Economic Outlook

The services sector plays a significant role in the growth and development of the Rwandan economy, contributing an estimated 51.5% of GDP in 2017, followed by agriculture and industry, contributing 30.9% and 17.6% of GDP respectively. Trade in goods and services also plays an important role in Rwanda’s economic growth – contributing 51.02% to GDP in 2017. Much of Rwanda’s export earnings are from commodities such as coffee, tea, hides, tin ore, and gold and its major imports include machinery and transport equipment, petroleum products, foodstuffs, steel, cement and construction material.

The country continues to recover from a setback which was experienced in 2016 due to weak performance in services and industry. Economic performance improved in the second half of 2017 and is expected to continue to do so in 2018 due to favourable weather conditions and higher commodity prices. Growth prospects remain favourable because of the government’s fiscal consolidation strategy aimed at public expenditure efficiency to support economic growth.

Growth is expected to increase from 6% in 2017 up to 8% in 2019. On the other hand, inflation is expected to slightly increase from about4.8 % in 2017 up to approximately 5 % in 2019.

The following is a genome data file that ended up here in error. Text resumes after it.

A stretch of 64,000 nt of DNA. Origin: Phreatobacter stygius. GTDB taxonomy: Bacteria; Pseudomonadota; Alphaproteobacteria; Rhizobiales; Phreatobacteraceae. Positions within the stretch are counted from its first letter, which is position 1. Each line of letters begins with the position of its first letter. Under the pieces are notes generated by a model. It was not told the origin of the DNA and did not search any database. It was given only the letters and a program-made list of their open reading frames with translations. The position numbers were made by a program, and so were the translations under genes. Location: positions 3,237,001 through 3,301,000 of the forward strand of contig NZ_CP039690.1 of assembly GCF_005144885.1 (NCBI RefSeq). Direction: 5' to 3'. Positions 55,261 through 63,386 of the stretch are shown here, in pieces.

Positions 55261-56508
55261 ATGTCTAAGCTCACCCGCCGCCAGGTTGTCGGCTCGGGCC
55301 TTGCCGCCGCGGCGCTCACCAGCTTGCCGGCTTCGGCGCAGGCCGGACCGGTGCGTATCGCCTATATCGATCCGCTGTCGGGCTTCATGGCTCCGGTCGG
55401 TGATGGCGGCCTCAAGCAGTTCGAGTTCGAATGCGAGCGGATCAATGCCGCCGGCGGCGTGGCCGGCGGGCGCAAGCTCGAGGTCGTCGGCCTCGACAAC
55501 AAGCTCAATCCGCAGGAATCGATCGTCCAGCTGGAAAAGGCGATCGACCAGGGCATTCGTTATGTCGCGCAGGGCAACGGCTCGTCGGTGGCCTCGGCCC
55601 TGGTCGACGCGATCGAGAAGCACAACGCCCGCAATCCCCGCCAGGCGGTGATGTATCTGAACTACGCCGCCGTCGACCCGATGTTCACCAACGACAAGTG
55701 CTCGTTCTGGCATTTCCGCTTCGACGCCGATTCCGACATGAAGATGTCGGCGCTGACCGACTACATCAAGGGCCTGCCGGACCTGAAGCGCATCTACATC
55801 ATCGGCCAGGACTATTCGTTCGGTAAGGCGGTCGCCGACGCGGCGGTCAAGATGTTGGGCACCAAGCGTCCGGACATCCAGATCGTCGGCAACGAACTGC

Potential Opportunities

With an estimated population of 12.133 million in 2018 that is expected to grow to about 12.432million in 2019, a GDP of US$9.137 billion in 2017, which is expected to increase to about US$10.532billion in 2019 and a GDP per capita income of US$771.70 in 2017, projected to rise to US$847.11 in 2019, Rwanda provides a growing market for exporters and investors.

The country holds opportunities for export diversification to neighbouring East African Community (EAC) countries, Africa, COMESA, the UK and the US market under the Africa Growth Opportunity Act (AGOA).

The country’s volume of imports of goods and services is expected to increase from about -1.05% in 2017 to approximately 6.744% in 2019, and the amount of exports of goods and services is expected to decline from about 40.72% in 2017 up to approximately 8.93% in 2019, indicating an increase in imports.

Having completed establishing Special Economic Zone in Kigali, the country seeks to attract investment in construction, information communication, trade logistics and mining. The country also offers a potential for investment in tourism, hotel and catering, and infrastructure development.

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